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          Front Page




FBI Veteran Sam Papich Was At Cold War's Center

By Mike Gallagher
Journal Investigative Reporter
    Sam Papich walked the halls of power in Washington, D.C., knew great secrets and operated among the spymasters of the Cold War. But at heart, he remained a humble miner's son from Butte, Mont.
    Sam Papich died Wednesday at his Albuquerque home while taking a nap after his morning walk. He was 90.
    Papich was best known in New Mexico as former director of the Governor's Organized Crime Prevention Commission.
    The 29-year FBI veteran whose name is footnoted in every major history of United States intelligence operations during the Cold War drove a Volkswagen Bug.
    "He drove that Volkswagen between FBI headquarters in Washington, D.C., and the CIA headquarters in Langley, Va., every day," his son Bill Papich recalled. "No one knows what secrets he carried in that car."
    "He died peacefully," Bill Papich said. "He loved to garden. He grew great tomatoes." He was also an avid fly fisherman who loved good barbecue, and a former professional football player.
    "He was a man of honor, integrity and humility," said retired UNM professor Peter Lupsha. "He moved with all the movers and shakers of the Cold War."
    Forrest Putman, retired special agent in charge of the Albuquerque FBI office, said Papich was a "legend" in the agency.
    He countered Japanese and Nazi spies in South America during World War II, operating undercover, running spy networks and learning Portuguese. After the war, he served as the legal attache at the U.S. Embassy in Brazil and supervised undercover agents in the pre-CIA days.
   
Building bridges
    But 20 of his 29 years with the FBI were spent as the bureau's liaison with various divisions within the CIA, an agency Papich's boss didn't like.
    Papich sat at the table with FBI Director J. Edgar Hoover and CIA directors Allen Dulles and Richard Helms.
    In recent years, Papich would recall that coordinating operations between a law enforcement agency and an agency responsible for foreign intelligence was as controversial during those years as it is in the post-9/11 era.
    Putman said Papich would "often have to carry difficult news to Mr. Hoover."
    In the early 1960s, the FBI was making a case against Chicago organized crime leader Sam Giancana. Papich was approached by CIA representatives who were working with Giancana in hopes of assassinating Cuban leader Fidel Castro.
    Papich was assigned by Hoover to keep an eye on the CIA operation, which became public in the mid-1970s when the U.S. Senate investigated the CIA.
    In 1963, he was involved in the investigation of the assassination of President John F. Kennedy, coordinating CIA information for FBI agents investigating Lee Harvey Oswald.
    Years later, he remained convinced that Oswald killed Kennedy on his own.
    As liaison to the CIA, Papich was often the referee in the secret battles between the agencies over which defectors from the Soviet Union were real and which were double agents.
   
No rest in retirement
    Upon retiring from the FBI in 1970, Papich served on the staff of the President's Foreign Advisory Board and later as a consultant to the Joint Chiefs of Staff on a worldwide assessment of Soviet intelligence deception.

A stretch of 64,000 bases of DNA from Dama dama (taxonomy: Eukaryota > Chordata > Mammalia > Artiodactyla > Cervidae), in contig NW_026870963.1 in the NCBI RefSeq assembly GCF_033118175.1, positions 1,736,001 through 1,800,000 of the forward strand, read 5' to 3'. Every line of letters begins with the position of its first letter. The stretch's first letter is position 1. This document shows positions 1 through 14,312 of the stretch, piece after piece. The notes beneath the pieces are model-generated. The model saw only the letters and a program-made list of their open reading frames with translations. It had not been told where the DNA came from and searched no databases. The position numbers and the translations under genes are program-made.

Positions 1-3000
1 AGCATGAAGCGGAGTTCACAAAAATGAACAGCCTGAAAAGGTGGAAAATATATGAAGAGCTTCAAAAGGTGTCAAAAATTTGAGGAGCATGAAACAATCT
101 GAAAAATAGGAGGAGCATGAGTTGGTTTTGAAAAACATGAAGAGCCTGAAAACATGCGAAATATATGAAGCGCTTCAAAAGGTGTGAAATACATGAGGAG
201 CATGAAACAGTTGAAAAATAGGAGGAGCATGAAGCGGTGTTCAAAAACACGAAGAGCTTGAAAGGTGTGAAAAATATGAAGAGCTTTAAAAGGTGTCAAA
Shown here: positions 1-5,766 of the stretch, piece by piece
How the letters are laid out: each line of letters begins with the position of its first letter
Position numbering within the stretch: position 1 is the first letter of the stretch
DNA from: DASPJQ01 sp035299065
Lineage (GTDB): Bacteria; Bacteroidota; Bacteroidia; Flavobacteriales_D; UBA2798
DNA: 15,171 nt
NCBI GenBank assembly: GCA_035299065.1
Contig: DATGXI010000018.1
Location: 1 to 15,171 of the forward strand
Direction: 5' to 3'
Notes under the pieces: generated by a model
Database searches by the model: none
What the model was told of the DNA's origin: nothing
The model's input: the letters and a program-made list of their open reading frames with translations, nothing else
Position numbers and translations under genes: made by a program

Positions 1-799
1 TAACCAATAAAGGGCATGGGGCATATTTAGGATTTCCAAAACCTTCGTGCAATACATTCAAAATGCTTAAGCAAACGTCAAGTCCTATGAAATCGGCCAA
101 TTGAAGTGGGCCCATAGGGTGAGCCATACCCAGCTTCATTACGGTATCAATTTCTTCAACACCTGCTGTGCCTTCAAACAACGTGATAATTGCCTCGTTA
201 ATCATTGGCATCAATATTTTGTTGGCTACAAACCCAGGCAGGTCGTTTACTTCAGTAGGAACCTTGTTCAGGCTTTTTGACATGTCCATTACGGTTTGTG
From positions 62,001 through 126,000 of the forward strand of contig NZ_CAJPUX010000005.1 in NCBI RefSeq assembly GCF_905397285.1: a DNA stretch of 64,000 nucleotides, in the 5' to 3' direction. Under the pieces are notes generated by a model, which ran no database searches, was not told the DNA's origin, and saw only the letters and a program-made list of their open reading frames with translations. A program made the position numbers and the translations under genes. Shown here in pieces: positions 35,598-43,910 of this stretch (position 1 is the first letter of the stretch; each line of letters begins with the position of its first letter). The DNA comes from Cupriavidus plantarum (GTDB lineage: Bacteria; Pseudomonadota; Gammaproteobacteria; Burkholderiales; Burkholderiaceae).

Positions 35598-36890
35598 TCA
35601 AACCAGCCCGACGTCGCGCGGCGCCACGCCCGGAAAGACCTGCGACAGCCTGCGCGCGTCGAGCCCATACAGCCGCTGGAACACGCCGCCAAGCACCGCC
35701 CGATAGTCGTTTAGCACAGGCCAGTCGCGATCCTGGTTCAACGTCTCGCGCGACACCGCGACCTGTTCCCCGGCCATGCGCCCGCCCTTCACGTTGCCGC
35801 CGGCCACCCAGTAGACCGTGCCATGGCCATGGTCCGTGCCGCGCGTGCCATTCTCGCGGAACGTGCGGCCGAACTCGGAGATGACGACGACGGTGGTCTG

In 1973, Papich became the director of the Governor's Organized Crime Prevention Council, later renamed as a commission.
    Former Attorney General and Gov. Toney Anaya said Papich "certainly brought a new level of cooperation and coordination to fighting organized crime encroachment into the state."
    Anaya recalled that Papich brought to his attention the efforts of two brothers from Las Vegas with organized crime connections to buy horse racetracks in New Mexico.
    "We made it known publicly that we wouldn't let that happen and it didn't," Anaya said.
    John "Pete" Donohue, who worked for Papich at the crime commission, said Papich "always looked for new ways to get law enforcement agencies to cooperate. There were joint narcotics investigations, gambling investigations and sting operations that he was the driving force behind."
    The Legislature attempted to take away the commission's law enforcement powers during Papich's tenure. It led to a fight that Papich ultimately won with the help of then-Gov. Bruce King.
    "They attempted to make us a toothless organization," Donohue said. "Sam wouldn't stand for that."
   
Eye on domestic spying
    The commission went on to investigate drug trafficking, the liquor industry and other areas where organized criminals were active.
    Papich remained active in retirement.
    "He never lost interest in intelligence matters," Bill Papich said. "He communicated with hundreds of former agents."
    His major concern in the last few years was that terrorist threats would lead to domestic spying on Americans.
    "He was concerned with preserving constitutional rights in this new age," Bill Papich said.
    Papich is survived by his wife, Midge, son Bill and daughter Louise.
    No services are planned in Albuquerque. A private family service will be held later in Butte, Mont., at Holy Trinity Serbian Orthodox Church.
    Memorial contributions can be made to Society of Former Special Agents of the FBI, Former Agents of the FBI Foundation, PO Box 1027, MCA Bldg., 715 Broadway Quantico, Va. 22134.